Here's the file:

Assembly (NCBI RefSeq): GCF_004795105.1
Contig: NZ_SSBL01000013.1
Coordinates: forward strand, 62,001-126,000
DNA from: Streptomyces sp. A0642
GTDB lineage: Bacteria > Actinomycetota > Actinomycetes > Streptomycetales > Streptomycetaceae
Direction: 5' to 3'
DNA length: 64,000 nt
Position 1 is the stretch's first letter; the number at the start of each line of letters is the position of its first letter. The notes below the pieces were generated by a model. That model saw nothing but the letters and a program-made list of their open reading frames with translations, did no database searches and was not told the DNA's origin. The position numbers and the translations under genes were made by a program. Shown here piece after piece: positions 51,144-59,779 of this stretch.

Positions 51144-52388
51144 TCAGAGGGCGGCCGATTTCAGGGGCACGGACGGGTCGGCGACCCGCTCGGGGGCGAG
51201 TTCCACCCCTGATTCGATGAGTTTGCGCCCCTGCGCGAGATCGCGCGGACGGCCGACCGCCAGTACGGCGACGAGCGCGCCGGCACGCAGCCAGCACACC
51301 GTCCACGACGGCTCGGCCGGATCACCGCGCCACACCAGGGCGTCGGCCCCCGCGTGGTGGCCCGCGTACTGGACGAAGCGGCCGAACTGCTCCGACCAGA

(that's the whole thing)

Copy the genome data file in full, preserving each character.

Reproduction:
Assembly (NCBI RefSeq): GCF_004795105.1
Contig: NZ_SSBL01000013.1
Coordinates: forward strand, 62,001-126,000
DNA from: Streptomyces sp. A0642
GTDB lineage: Bacteria > Actinomycetota > Actinomycetes > Streptomycetales > Streptomycetaceae
Direction: 5' to 3'
DNA length: 64,000 nt
Position 1 is the stretch's first letter; the number at the start of each line of letters is the position of its first letter. The notes below the pieces were generated by a model. That model saw nothing but the letters and a program-made list of their open reading frames with translations, did no database searches and was not told the DNA's origin. The position numbers and the translations under genes were made by a program. Shown here piece after piece: positions 51,144-59,779 of this stretch.

Positions 51144-52388
51144 TCAGAGGGCGGCCGATTTCAGGGGCACGGACGGGTCGGCGACCCGCTCGGGGGCGAG
51201 TTCCACCCCTGATTCGATGAGTTTGCGCCCCTGCGCGAGATCGCGCGGACGGCCGACCGCCAGTACGGCGACGAGCGCGCCGGCACGCAGCCAGCACACC
51301 GTCCACGACGGCTCGGCCGGATCACCGCGCCACACCAGGGCGTCGGCCCCCGCGTGGTGGCCCGCGTACTGGACGAAGCGGCCGAACTGCTCCGACCAGA